Businessman-Turned-Artist Jim Rennert Makes Sculptures About Life Inside the Corporate World

Karen Kedmey
Dec 3, 2014 3:21PM

Sculptor Jim Rennert spent the first 10 years of his career working in business. In 1990, he left behind the world of suits and phrases like “leverage customer-centric opportunities” and “execute against our objectives” and entered the world of art making. Using a casting method that dates back to the Bronze Age, he makes sculptures that reference his experiences in business, while exploring universal themes—including notions of success and failure, self-expression, and striving. In his words: “While not everyone wears a suit, I feel the themes transcend to the everyman.”

In his sculptures, the figure of an “everyman” recurs, a cipher for what Rennert sees as the physical and psychological challenges of the heightened competitiveness of the corporate world. “For the last several years my work has focused on my past experiences in the competitive world of business,” he explains. “Mixing the traditional medium of bronze and contemporary forms of flat laser cut steel, I have illustrated themes and concepts of everyday work life.” One such concept, of being a cog in the corporate machine, is illustrated in Momentum (2012). In this work, the tiny figure of a man in a suit balances precariously on the edge of a gear, which is locked into a second larger gear. There are only two possible outcomes for this man, it seems: as the gears turn, he will be either thrown off of or crushed between them.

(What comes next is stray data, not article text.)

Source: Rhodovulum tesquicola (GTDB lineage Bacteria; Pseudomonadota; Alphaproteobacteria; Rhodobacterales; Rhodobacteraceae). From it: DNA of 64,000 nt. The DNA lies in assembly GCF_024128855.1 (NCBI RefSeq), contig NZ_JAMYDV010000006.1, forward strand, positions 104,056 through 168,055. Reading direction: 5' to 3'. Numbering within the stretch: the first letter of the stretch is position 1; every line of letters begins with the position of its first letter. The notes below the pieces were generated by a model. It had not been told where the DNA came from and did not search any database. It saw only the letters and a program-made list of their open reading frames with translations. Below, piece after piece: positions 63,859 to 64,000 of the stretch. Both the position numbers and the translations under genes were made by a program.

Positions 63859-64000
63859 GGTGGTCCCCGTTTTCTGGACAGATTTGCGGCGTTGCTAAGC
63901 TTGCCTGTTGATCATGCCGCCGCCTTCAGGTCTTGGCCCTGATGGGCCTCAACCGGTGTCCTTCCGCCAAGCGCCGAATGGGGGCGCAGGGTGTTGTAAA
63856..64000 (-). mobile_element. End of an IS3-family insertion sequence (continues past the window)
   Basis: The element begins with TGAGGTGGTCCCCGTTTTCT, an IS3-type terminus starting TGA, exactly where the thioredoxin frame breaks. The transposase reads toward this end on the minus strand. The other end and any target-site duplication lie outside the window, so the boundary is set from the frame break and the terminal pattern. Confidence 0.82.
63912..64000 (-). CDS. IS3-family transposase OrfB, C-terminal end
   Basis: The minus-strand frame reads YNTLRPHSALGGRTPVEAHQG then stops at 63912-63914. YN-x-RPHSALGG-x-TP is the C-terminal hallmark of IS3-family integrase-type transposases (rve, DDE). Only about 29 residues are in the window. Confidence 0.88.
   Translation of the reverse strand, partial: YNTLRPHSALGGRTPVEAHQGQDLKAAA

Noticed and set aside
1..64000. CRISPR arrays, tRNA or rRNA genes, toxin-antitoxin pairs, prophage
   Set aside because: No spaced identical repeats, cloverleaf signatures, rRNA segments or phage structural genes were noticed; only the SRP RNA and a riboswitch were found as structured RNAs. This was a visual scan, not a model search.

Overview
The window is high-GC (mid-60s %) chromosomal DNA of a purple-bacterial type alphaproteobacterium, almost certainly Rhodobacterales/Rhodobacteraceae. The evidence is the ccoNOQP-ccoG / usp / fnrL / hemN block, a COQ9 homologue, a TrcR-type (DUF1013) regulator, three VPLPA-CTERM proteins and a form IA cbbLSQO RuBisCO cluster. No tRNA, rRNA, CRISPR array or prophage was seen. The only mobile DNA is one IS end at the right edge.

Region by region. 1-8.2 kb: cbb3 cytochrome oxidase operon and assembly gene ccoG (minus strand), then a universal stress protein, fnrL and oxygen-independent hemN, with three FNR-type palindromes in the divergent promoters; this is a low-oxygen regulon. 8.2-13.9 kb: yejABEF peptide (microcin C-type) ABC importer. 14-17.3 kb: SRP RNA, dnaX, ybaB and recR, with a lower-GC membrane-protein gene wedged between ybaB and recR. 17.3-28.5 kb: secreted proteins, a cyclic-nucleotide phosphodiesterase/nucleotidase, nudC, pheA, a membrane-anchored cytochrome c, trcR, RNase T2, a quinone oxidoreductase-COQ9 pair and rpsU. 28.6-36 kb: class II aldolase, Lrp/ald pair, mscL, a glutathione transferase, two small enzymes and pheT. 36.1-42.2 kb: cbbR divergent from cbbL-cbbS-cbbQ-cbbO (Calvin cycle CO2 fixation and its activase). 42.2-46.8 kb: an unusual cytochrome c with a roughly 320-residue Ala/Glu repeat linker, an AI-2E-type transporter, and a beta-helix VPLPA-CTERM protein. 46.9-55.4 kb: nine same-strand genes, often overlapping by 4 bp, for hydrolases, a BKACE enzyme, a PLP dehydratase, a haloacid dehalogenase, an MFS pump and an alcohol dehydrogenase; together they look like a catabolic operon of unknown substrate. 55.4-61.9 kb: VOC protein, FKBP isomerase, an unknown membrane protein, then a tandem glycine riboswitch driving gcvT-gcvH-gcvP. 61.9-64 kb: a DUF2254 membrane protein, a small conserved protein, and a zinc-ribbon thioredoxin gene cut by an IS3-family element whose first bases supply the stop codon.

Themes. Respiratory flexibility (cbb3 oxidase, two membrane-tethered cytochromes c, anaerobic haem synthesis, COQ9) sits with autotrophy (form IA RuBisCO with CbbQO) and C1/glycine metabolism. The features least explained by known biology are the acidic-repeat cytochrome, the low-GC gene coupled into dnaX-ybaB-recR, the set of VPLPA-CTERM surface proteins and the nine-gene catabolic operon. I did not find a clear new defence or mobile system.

But not all of the artist’s works are dark. At the corner of Manhattan’s Union Square—a hub for all types of workers and once the site of Andy Warhol’s famed studio, known as the Factory—stands his over-life-sized sculpture, THINK BIG (2014). Here, a suited male protagonist appears standing still, arms at his sides, his face tilted up towards the sky. For Rennert, the figure embodies the act of thinking positively, creatively, and adventurously. It stands for the big thinking that built New York City, as well as the U.S. as a whole. “I hope the piece is an inspiration to the Union Square neighborhood and the entire city,” he says.

Karen Kedmey